Sand burial has been shown to determine the lower limit of Mytilus edulis beds (Daly & Mathieson, 1977a).  Burial of Mytilus edulis beds by large scale movements of sand, and resultant mortalities have been reported from Morecambe Bay, the Cumbrian coast and Solway Firth (Holt et al., 1998).  Essink (1999) recorded fatal burial depths of 1-2 cm for Mytilus edulis and suggested that Mytilus edulis a low tolerance of sedimentation based on investigations by R.Bijkerk (cited by Essink, 1999).  However, Widdows et al. (2002) noted that mussels buried by 6 cm of sandy sediment (caused by resuspension of sediment due to turbulent flow across the bed) were able to move to the surface within one day. 

    Last et al., (2011) carried out a series of burial experiments on Mytilus edulis in pVORTs using a range of burial depths, sediment fractions and temperatures.  It was found that individual mussels were able to survive burial in depths of 2, 5 and 7cm for over 32 days although the deeper and longer the mussels were buried the higher the mortality.  Only 16% of buried mussels died after 16 days compared to almost 50% mortality at 32 days.  Mortality also increased sharply with a decrease in particle size and with increases in temperature from 8.0 and 14.5 to 20°C.  The ability of a proportion of individuals to emerge from burial was again demonstrated, with approximately one quarter of the individuals buried at 2cm resurfacing.  However, at depths of 5 cm and 7cm no emergence was recorded (Last et al., 2011).  The lower mortality when buried in coarse sands may be related to the greater number of individuals who were able to emerge in these conditions.

    It is unclear whether the same results would be recorded when mussels are joined by byssal threads or whether this would have an impact on survival (Last et al., 2011), although Daly & Mathieson (1977) recorded loose attachments between juvenile mussels during a burial event and some of these were able to surface.  It was not clear whether the same ability would be shown by adult mussels in a more densely packed bed.

    Sensitivity assessment. Sensitivity to this pressure will be mediated by site-specific hydrodynamic conditions and the footprint of the impact. Where a large area is covered sediments may be shifted by wave and tides rather than removed. The inability of Mytilus edulis to emerge from sediment deeper than 2 cm (Last et al., 2011, Essink, 1999, Daly & Matthieson, 1977) and the increased mortality with depth and reduced particle size observed by Last et al. (2011) indicates that there may be significant mortality of mussels. As piddocks are essentially sedentary with relatively short siphons, siltation from fine sediments rather than sands, even at low levels for short periods could be lethal.  Resistance to siltation is therefore assessed as ‘Low’ for piddocks and Mytilus edulis and resilience is assessed as ‘Medium’ (2-10 years).  Survival will be higher in winter months when temperatures are lower and physiological demands are decreased.  However, mortality will depend on the duration of smothering. Mortality is likely to be more significant in wave sheltered areas where the smothering sediment remains for prolonged periods and reduced where the smothering sediment is rapidly removed by wave action or currents.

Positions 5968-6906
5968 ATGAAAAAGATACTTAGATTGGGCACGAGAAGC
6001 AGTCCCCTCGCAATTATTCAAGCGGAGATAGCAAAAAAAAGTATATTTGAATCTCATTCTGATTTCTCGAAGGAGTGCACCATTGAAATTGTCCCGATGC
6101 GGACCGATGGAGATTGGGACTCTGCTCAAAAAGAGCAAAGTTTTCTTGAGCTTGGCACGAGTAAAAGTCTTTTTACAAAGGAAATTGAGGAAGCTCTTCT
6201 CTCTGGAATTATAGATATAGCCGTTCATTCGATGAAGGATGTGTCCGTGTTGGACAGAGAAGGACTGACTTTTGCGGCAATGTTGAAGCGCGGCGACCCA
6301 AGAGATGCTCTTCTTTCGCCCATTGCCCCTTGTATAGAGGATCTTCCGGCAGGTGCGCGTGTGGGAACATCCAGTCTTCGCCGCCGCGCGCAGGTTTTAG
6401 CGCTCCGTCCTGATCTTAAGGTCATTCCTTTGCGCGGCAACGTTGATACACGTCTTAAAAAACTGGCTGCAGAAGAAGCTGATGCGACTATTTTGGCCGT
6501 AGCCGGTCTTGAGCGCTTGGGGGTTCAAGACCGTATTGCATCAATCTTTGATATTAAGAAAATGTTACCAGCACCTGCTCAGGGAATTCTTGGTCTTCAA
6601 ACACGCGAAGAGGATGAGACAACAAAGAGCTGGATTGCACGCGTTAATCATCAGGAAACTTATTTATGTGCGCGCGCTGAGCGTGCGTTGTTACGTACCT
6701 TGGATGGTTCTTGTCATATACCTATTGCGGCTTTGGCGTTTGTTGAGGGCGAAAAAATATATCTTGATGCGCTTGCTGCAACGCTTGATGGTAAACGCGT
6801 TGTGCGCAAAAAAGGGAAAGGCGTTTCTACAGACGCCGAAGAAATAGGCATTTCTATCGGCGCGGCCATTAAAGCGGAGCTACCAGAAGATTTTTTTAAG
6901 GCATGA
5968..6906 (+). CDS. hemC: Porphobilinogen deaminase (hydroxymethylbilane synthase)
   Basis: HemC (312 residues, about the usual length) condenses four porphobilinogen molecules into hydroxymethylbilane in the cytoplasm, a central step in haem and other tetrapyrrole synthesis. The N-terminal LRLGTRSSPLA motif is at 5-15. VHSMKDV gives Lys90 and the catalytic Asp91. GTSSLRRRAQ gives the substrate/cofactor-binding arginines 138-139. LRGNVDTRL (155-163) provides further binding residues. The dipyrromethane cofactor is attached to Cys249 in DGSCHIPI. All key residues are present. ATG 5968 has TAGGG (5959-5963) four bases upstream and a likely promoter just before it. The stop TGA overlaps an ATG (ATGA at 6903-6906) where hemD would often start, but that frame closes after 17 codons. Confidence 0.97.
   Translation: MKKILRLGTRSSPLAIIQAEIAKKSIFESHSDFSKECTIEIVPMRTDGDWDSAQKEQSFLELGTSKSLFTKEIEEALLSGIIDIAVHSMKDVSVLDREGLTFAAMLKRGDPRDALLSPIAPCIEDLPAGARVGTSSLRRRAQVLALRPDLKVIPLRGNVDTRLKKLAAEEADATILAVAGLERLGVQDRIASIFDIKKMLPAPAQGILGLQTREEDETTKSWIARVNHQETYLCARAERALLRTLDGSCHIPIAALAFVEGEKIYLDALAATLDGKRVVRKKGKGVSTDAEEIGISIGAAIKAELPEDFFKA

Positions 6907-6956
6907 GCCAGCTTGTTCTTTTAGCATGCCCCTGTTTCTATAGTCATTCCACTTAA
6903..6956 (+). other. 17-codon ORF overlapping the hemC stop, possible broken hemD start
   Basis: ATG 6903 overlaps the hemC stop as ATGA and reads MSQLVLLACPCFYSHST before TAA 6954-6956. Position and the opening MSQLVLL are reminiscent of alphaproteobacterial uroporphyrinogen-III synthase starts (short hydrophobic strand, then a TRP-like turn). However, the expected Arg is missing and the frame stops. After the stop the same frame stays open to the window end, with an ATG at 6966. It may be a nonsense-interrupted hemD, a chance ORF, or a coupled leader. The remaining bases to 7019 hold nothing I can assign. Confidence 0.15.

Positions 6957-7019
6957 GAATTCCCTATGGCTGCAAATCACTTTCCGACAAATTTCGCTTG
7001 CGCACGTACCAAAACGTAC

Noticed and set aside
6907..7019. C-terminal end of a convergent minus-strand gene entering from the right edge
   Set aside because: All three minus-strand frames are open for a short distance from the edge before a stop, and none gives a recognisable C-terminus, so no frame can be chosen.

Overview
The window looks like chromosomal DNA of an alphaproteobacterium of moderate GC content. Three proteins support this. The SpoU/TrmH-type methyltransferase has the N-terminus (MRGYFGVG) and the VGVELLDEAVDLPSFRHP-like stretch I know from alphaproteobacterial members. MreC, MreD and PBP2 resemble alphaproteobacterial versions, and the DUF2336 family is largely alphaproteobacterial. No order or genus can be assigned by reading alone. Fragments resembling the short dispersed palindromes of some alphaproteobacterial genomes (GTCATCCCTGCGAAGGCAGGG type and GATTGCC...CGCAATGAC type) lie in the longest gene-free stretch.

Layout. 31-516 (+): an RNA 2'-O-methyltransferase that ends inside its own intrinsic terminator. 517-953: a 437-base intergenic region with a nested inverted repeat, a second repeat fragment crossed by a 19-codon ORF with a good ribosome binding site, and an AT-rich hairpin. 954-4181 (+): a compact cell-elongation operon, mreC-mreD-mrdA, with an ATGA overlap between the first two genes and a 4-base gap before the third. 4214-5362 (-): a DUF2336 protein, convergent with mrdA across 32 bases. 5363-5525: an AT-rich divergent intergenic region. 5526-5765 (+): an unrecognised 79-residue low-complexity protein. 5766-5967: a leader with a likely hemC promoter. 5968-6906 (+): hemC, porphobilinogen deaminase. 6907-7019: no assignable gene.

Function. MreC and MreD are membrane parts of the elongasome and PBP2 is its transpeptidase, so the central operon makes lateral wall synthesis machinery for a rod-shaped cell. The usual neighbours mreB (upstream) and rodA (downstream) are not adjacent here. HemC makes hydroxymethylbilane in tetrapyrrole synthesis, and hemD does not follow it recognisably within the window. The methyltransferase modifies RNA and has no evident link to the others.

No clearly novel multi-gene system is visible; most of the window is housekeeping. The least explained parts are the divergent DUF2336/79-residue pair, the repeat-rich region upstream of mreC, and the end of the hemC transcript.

No evidence (NEv) No Evidence (NEv) No evidence (NEv)
    Q: NR
    A: NR
    C: NR
    Q: NR
    A: NR
    C: NR
    Q: NR
    A: NR
    C: NR

    Mytilus edulis  ingest microplastics, a laboratory experiment using microbeads of polystyrene, demonstrated uptake of particles by Mytilus edulis  within 12 hours (Browne, et al. 2008). After three days some of the the beads were translocated to the circulatory system. Microplastics were excreted in fecal pellets but were still present in hemolymph 48 days later. No toxicological effects were observed and there were no changes in filter feeding activity (Browne et al., 2008). As exposure was short-term it is not clear whether lethal or sub-lethal effects would occur in wild populations over extended periods. There is currently no evidence to assess the level of impact. 

    No evidence (NEv) No Evidence (NEv) No evidence (NEv)
    Q: NR
    A: NR
    C: NR
    Q: NR
    A: NR
    C: NR
    Q: NR
    A: NR
    C: NR

    No evidence.

    Not relevant (NR) Not relevant (NR) Not relevant (NR)
    Q: NR
    A: NR
    C: NR
    Q: NR
    A: NR
    C: NR
    Q: NR
    A: NR
    C: NR

    Not relevant.

    No evidence (NEv) No Evidence (NEv) No evidence (NEv)
    Q: NR
    A: NR
    C: NR
    Q: NR
    A: NR
    C: NR
    Q: NR
    A: NR
    C: NR

    The piddock Pholas dactylus can perceive and react to light (Hecht, 1928) however, there is no evidence that this pressure would impact the biotope at the pressure benchmark.

    Not relevant (NR) Not relevant (NR) Not relevant (NR)
    Q: NR
    A: NR
    C: NR
    Q: NR
    A: NR
    C: NR
    Q: NR
    A: NR
    C: NR

    Not relevant.

    Not relevant (NR) Not relevant (NR) Not relevant (NR)
    Q: NR
    A: NR
    C: NR
    Q: NR
    A: NR
    C: NR
    Q: NR
    A: NR
    C: NR

     ‘Not relevant’ to seabed habitats.  NB. Collision by grounding vessels is addressed under ‘surface abrasion’. 

    High High Not sensitive
    Q: Low
    A: NR
    C: NR
    Q: High
    A: High
    C: High
    Q: Low
    A: Low
    C: Low

    Pholas dactylus reacts quickly to changes in light intensity, after a couple of seconds, by withdrawing its siphon (Knight, 1984). This reaction is ultimately an adaptation to reduce the risk of predation by, for example, approaching birds (Knight, 1984). However, its visual acuity is probably very limited and it is unlikely to be sensitive to visual disturbance. Birds are highly intolerant of visual presence and are likely to be scared away by increased human activity, therefore reducing the predation pressure on piddocks. Therefore, visual disturbance may be of indirect benefit to piddock populations and the biotope is considered to be ‘Not sensitive’.